The critical educator, however, is most interested in what Habermas calls emancipatory knowledge... [that]

    helps us understand how social relationships are distorted and manipulated by relations of power and

    privilege. It also aims at creating the conditions under which irrationality, domination, and oppression can

    be overcome and transformed through deliberative, collective action. In short, it creates the foundation for

    social justice, equality, and empowerment (McLaren, 1998, p. 175).

In critical pedagogy, then, transformative practice helps students develop skill in reflection and action that allows them to recognize and work against oppressive conditions in society, both for themselves and for others. However, liberatory processes that underlie such practice and how they would operate in classrooms are underspecified, a challenge to critical pedagogues. For example, Sahni (2001) critiques some critical theorists’ “exclusively political view of literacy and schools” (p. 34). The danger she points to is in part a result of attending to units of analysis (e.g., “abstract, large social and political structures (p. 33)) that are somewhat distant from the relationships and interactions through which classroom practices come into being.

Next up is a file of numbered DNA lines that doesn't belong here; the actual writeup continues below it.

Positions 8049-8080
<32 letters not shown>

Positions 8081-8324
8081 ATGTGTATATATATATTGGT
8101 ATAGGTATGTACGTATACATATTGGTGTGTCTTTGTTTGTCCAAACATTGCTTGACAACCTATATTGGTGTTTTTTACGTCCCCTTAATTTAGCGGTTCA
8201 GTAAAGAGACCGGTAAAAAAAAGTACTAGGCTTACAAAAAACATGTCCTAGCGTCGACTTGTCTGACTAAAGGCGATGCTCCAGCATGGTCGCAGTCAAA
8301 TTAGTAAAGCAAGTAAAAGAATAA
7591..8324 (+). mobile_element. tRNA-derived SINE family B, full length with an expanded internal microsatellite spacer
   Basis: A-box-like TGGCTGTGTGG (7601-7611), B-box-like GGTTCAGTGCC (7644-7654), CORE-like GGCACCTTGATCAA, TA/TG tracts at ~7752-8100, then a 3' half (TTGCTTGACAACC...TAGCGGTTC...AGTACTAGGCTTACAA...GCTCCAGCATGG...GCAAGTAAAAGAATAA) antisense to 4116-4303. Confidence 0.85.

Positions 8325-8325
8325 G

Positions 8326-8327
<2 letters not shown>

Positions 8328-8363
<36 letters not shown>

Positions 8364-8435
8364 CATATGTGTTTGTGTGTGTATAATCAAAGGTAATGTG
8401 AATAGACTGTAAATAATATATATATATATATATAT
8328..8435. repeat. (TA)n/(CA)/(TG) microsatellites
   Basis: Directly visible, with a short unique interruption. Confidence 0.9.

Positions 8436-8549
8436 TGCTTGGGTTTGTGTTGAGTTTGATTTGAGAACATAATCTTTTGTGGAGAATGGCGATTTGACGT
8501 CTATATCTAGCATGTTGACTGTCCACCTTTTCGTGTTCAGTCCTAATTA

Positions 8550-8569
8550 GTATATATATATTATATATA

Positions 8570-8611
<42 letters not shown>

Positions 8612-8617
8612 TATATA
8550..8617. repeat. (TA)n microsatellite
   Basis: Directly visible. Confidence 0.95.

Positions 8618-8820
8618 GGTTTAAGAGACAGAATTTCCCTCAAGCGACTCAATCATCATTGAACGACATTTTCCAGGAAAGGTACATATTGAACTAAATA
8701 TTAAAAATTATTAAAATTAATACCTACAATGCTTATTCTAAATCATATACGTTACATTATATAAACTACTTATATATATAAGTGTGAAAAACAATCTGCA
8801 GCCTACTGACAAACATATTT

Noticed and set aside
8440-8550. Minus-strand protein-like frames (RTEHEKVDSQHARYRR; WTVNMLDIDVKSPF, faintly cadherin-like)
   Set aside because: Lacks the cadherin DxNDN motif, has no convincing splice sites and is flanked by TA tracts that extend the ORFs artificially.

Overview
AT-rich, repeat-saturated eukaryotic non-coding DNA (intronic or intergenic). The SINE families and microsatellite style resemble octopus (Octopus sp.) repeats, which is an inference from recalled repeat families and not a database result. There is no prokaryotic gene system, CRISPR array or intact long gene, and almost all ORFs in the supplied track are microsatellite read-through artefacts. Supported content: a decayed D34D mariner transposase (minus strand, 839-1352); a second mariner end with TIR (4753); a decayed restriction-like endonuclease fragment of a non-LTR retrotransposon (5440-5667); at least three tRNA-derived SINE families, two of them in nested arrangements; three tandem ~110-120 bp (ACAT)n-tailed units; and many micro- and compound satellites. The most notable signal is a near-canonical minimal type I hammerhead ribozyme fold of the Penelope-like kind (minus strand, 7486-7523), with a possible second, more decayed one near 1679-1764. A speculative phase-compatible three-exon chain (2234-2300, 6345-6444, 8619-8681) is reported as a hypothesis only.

Culture and language